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Sanofi dengue vaccine Dengvaxia suspended, under investigation in the Philippines

Sanofi is under fire for offering anti-dengue vaccine Dengvaxia to the Philippines while it is still on clinical trial.



The Philippine government has ordered a probe into Sanofi’s dengue vaccine, Dengvaxia, after reports of health risks it poses to individuals. The vaccine, which was used to immunize over 730,000 children in the country, could worsen the disease in some patients who were not previously infected with dengue.

The Philippines has one of the highest numbers of dengue cases in Asia, reporting more than 200,000 dengue fever cases in 2015 and 2016. From January to September this year, the Department of Health (DOH) reported around 97,000 cases with 526 deaths, per Outbreak News Today.

FDA halts sale of world’s first licensed dengue vaccine

French drugmaker Sanofi last week issued a report saying that Dengvaxia could worsen the disease in some cases. The company’s latest findings showed that “In individuals who have not been previously infected by dengue virus, there is an increased risk of hospitalization for dengue and severe dengue, predominantly Grade I or II Dengue Hemorrhagic Fever,” Sanofi Philippines said in a statement. Meanwhile, “In individuals who have been previously infected by dengue virus, there is a clear and sustained benefit of being vaccinated with the dengue vaccine up to six years following the first injection.”

To protect the public, the Food and Drug Administration ordered Sanofi to suspend sale, distribution, and marketing of Dengvaxia, to withdraw the drug in the market pending its compliance to FDA’s directive, and to conduct information dissemination, CNBC reports.

The World Health Organization (WHO) recommends that for now, the vaccine should only be used in people who had prior dengue virus infection. The WHO hopes to complete its own full review of the data on Dengvaxia by the end of the year, per Reuters.

Brazil, where there is also a public dengue immunization program, also suspended the use of Dengvaxia to previously uninfected individuals. In Singapore, the Health Science Authority is working with Sanofi to strengthen the warnings on Dengvaxia’s packaging.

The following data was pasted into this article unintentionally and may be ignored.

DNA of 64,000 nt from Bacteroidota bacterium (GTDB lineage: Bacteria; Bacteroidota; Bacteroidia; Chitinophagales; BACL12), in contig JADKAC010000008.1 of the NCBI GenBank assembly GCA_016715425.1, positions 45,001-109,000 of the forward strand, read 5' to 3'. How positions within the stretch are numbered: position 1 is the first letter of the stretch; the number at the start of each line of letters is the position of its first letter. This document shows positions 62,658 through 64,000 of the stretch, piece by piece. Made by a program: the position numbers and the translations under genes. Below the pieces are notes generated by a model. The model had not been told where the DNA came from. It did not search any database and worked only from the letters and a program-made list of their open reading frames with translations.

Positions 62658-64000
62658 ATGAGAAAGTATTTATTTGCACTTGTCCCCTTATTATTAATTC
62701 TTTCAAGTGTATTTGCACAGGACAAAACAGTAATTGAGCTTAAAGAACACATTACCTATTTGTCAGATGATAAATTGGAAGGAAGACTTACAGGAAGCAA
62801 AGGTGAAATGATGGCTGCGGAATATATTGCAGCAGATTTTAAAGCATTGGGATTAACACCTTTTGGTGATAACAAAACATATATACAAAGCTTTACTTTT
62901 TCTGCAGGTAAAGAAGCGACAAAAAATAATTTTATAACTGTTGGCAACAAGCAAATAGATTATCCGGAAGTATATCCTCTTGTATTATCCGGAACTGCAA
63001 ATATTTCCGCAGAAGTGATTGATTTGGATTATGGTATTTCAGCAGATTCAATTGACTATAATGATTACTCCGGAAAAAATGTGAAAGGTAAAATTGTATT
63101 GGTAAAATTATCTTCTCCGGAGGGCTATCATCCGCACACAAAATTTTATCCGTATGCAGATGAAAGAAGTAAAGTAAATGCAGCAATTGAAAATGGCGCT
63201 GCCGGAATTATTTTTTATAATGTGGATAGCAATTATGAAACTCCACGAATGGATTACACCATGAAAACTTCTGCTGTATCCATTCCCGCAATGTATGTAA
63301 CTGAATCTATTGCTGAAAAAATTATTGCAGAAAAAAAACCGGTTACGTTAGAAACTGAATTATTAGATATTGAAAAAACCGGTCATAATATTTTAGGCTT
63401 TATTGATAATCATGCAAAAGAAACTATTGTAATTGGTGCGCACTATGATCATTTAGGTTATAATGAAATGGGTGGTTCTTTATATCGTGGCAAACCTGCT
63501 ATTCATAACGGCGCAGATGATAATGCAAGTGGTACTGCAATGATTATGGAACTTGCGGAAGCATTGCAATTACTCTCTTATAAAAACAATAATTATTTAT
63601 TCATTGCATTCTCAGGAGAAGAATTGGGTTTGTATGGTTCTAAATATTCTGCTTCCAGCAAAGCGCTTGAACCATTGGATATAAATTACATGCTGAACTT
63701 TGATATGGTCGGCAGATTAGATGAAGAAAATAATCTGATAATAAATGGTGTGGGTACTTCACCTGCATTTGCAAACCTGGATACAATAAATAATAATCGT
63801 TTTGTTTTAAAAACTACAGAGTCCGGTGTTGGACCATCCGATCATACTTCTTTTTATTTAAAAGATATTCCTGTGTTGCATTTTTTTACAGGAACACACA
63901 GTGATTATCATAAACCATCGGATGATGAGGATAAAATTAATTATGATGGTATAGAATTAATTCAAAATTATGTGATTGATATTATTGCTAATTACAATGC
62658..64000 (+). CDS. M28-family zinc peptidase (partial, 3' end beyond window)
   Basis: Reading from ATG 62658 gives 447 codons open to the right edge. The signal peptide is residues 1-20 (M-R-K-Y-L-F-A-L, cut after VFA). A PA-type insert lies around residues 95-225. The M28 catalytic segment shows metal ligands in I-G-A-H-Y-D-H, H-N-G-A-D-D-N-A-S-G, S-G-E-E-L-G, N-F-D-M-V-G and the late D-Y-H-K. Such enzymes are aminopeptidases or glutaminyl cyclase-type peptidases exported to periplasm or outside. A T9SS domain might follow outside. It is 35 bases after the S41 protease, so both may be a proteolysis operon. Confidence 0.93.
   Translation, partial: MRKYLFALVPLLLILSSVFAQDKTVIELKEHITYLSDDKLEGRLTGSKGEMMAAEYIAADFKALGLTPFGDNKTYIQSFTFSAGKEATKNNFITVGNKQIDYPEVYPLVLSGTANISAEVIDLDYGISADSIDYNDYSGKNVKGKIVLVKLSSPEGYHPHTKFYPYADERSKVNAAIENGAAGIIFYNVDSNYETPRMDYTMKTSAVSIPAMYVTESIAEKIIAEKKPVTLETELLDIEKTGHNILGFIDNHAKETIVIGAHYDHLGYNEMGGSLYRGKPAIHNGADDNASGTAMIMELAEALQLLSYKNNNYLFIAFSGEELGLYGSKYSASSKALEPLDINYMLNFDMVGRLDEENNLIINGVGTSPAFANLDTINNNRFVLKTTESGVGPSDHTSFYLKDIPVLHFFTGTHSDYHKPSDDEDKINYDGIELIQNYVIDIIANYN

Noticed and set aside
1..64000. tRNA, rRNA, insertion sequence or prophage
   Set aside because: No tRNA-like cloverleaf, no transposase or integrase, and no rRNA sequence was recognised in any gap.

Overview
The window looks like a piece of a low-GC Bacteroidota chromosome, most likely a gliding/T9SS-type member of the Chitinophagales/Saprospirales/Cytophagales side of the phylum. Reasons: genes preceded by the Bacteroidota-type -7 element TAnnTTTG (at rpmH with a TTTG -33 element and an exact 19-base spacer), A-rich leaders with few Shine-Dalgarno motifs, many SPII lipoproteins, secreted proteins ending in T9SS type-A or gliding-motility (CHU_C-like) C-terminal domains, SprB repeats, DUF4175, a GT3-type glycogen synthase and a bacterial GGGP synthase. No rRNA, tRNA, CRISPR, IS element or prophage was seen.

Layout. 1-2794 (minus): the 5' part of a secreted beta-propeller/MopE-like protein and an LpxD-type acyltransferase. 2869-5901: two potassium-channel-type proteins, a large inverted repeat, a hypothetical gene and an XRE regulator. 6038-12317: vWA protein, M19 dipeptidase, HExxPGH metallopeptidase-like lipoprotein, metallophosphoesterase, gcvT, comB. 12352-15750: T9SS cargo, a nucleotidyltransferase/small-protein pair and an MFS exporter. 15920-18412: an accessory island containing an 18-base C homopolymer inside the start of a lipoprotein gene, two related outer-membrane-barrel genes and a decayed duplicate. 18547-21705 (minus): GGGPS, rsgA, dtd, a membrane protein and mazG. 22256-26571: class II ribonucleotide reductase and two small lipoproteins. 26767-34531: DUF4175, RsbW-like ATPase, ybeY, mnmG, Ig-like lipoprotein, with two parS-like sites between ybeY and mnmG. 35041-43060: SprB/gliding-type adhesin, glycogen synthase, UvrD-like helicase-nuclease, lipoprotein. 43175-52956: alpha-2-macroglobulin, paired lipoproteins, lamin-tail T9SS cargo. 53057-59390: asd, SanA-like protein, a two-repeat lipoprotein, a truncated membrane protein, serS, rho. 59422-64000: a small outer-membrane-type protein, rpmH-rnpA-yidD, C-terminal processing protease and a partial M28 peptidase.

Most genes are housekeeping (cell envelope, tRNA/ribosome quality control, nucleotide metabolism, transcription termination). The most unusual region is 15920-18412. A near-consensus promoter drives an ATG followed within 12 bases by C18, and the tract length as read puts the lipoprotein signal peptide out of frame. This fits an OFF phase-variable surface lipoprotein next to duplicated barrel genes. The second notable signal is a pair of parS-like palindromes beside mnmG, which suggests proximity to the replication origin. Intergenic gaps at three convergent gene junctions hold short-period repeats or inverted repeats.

Sanofi allays fears on Dengvaxia health risks

Sanofi Philippines denied that the children in the Philippines have been used as guinea pigs, reiterating that the DOH’s $69.13 million program is not a clinical trial. General Manager Ching Santos also emphasized that the company rigorously tested the vaccine for 20 years.

Volunteers Against Crime and Corruption said there were three children who died since being vaccinated in April last year. However, the DOH said they have evaluated the clinical records and clarified that the deaths were not related to the dengue vaccine. Sanofi also stated that there are no reported deaths related to Dengvaxia as far they know.


Sanofi has received public backlash over its anti-dengue vaccines Dengvaxia due to its side effects. (Source)

Moreover, the results of Sanofi’s long-term evaluation of the vaccine showed that there are significantly fewer hospitalizations due to dengue among individuals 9 years old and above who were vaccinated compared to those who were not vaccinated. In individuals with prior infection, six years of clinical data showed they received persistent protective benefit against the dengue virus.

Sanofi to miss Dengvaxia sales forecast

Dengvaxia has secured 19 licenses and was launched in 11 countries, including the Philippines and Brazil where dengue is a major health concern. Being the first approved dengue vaccine, Dengvaxia was forecast to generate annual sales of $1 billion.

However, the recent safety issue, as well as findings of uneven protection against different strains of the dengue virus, Sanofi is unlikely to hit the sales forecast. Analysts have cut down the sales expectations to $427.37 million by 2022, according to data from Thomson Reuters. Likewise, the company expects to take a book charge of $118.57 million in its fourth-quarter results. Meanwhile, Sanofi said this latest update on Dengvaxia would not affect its full-year guidance of stable earnings per share.

Anthony Donaghue writes about science and technology. Keeping abreast of the latest tech developments in various sectors, he has a keen interest on startups, especially inside and outside of Silicon Valley. From time to time, he also covers agritech and biotech, as well as consumer electronics, IT, AI, and fintech, among others. He has also written about IPOs, cannabis, and investing.